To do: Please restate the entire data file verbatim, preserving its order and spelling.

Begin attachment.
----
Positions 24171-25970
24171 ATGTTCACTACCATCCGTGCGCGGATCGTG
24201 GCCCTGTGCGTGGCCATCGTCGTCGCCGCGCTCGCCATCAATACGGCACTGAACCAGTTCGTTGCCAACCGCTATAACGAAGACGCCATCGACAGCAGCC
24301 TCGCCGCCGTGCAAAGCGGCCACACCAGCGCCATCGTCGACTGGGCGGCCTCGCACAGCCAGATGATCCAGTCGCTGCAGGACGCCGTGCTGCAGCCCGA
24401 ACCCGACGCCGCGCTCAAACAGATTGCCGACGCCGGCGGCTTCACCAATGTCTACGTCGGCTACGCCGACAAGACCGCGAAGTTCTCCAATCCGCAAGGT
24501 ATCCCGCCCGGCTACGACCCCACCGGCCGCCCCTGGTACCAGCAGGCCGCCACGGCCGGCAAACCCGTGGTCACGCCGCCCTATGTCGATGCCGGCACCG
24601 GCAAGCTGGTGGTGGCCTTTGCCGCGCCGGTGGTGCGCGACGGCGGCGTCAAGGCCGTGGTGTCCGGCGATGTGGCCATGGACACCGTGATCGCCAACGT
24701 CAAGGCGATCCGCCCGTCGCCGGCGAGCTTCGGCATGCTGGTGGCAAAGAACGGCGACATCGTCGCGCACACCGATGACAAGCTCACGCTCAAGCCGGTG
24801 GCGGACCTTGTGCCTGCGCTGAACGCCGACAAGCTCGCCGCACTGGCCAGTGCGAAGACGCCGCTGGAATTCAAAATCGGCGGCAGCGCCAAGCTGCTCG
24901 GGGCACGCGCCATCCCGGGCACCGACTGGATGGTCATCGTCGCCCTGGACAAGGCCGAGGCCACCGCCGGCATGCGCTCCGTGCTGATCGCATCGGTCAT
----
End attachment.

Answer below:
Positions 24171-25970
24171 ATGTTCACTACCATCCGTGCGCGGATCGTG
24201 GCCCTGTGCGTGGCCATCGTCGTCGCCGCGCTCGCCATCAATACGGCACTGAACCAGTTCGTTGCCAACCGCTATAACGAAGACGCCATCGACAGCAGCC
24301 TCGCCGCCGTGCAAAGCGGCCACACCAGCGCCATCGTCGACTGGGCGGCCTCGCACAGCCAGATGATCCAGTCGCTGCAGGACGCCGTGCTGCAGCCCGA
24401 ACCCGACGCCGCGCTCAAACAGATTGCCGACGCCGGCGGCTTCACCAATGTCTACGTCGGCTACGCCGACAAGACCGCGAAGTTCTCCAATCCGCAAGGT
24501 ATCCCGCCCGGCTACGACCCCACCGGCCGCCCCTGGTACCAGCAGGCCGCCACGGCCGGCAAACCCGTGGTCACGCCGCCCTATGTCGATGCCGGCACCG
24601 GCAAGCTGGTGGTGGCCTTTGCCGCGCCGGTGGTGCGCGACGGCGGCGTCAAGGCCGTGGTGTCCGGCGATGTGGCCATGGACACCGTGATCGCCAACGT
24701 CAAGGCGATCCGCCCGTCGCCGGCGAGCTTCGGCATGCTGGTGGCAAAGAACGGCGACATCGTCGCGCACACCGATGACAAGCTCACGCTCAAGCCGGTG
24801 GCGGACCTTGTGCCTGCGCTGAACGCCGACAAGCTCGCCGCACTGGCCAGTGCGAAGACGCCGCTGGAATTCAAAATCGGCGGCAGCGCCAAGCTGCTCG
24901 GGGCACGCGCCATCCCGGGCACCGACTGGATGGTCATCGTCGCCCTGGACAAGGCCGAGGCCACCGCCGGCATGCGCTCCGTGCTGATCGCATCGGTCAT